The ’88 Series comes to mind too. I never liked the Dodgers (I grew up in the South, which means my default setting is Braves Fan), but I disliked the A’s even more, and the A’s were supposed to win this one in a complete romp. Game One, ninth inning, a runner on first, down to their last out – hell, their last strike – and up against the best reliever in baseball, aging and injured Kirk Gibson (who was the last possible pinch-hitter on the pines, and had literally limped to the plate – he had serious injuries to BOTH legs, and I remember the announcers being completely incredulous at Tommy LaSorda’s obvious desperation in using him) smacks one out of the park to win the game. He went hobbling around the bases pumping his fists, a perfect picture of pure child-like joy. It was the moment every little boy playing ball in the backyard in the dusk dreams of. I stayed up way later than I should’ve to watch that game, and even though I didn’t much care about the outcome, when that bat cracked I came up out of my chair yelling like someone had just ignited a rocket under me. It was the purest form of magic I can think of. The Fuckin’-A’s were so demoralized by it that they dropped all the rest of the Series games but one. Dodgers in a walk.
I still get choked up about that one.
But since the strike I haven’t watched much baseball, and in the last 2 or 3 years I haven’t watched any at all. Baseball used to be different from other sports; other sports became all about nothing but money a long time ago, or were never about anything else in the first place. Baseball used to be different. You can say that that difference was never more than just a romanticized illusion, but you’d be wrong. The difference was real. And the difference is now gone, swallowed up by greed and ego and star-quality. Baseball’s gift, its legacy, has been pissed on by small men who aren’t fit to carry the jockstraps of the giants who established the gift for them in the first place. I hate like hell to inject politics here where it doesn’t at all belong, but it reminds me of nothing more than what Clinton did to the Presidency.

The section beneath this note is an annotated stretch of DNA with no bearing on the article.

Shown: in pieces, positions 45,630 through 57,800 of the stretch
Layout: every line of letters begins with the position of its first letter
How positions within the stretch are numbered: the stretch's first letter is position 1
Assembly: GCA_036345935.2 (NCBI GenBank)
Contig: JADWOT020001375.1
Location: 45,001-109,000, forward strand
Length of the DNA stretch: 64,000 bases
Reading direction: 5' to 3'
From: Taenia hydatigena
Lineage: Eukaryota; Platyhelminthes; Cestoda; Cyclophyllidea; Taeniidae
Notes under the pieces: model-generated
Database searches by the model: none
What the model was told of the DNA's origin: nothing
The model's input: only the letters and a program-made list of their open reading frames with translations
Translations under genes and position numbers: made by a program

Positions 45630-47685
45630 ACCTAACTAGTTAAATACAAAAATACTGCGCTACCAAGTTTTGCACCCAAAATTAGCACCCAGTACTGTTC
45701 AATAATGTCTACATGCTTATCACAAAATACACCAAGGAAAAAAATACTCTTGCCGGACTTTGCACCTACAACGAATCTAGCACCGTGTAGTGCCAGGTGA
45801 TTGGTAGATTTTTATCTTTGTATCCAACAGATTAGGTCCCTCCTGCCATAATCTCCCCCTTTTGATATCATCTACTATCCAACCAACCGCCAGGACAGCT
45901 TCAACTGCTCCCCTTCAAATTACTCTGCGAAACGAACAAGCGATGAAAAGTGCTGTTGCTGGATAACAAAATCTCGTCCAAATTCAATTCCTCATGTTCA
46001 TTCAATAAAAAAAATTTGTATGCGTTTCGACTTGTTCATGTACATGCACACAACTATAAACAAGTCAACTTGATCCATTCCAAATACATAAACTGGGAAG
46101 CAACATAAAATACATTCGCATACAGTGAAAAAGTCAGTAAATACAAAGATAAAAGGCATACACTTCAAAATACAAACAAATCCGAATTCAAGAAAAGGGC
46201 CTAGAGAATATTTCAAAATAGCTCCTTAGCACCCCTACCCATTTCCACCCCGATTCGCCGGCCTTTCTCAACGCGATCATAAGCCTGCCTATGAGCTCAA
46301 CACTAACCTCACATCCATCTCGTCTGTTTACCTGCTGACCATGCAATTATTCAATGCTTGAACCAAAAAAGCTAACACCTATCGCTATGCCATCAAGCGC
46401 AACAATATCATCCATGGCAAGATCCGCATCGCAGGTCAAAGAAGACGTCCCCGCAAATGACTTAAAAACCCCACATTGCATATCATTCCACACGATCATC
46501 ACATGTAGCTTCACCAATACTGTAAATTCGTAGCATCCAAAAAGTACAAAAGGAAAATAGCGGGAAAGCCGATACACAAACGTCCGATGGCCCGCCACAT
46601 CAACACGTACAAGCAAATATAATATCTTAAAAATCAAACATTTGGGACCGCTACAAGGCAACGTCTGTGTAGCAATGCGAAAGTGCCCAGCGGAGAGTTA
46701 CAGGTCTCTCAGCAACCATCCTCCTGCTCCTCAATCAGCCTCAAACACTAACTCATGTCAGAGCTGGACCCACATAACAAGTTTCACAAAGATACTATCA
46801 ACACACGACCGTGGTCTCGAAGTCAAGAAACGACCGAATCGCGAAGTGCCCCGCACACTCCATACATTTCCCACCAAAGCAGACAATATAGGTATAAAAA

There used to be a single-A park in the neighborhood I used to live in here in Charlotte. I could go out into my backyard and climb up into a certain tree by the garage, sit in the crook of one of the lower branches, and see the infield. Many’s the night I walked the two blocks to Crockett Park, grabbed a hotdog, and watched the Charlotte O’s play. It was one of the more fun things to do in a town not known for having a lot to do.
The park burned down years ago, under fairly suspicious circumstances. It was generally suspected that the Crocketts had the place torched for insurance dough; they eventually sold out to George Shinn, who wanted to build a park in Fort Mill 20 miles away and bump the team up to Triple-A. He did just that, and the new park is nice; I’ve been there a few times. But it ain’t the same, and Charlotte lost something rare and precious when the O’s became the Knights and moved away. And with every passing summer day, as baseball deteriorates and is shat upon, all of America loses something precious too. It makes me very sad.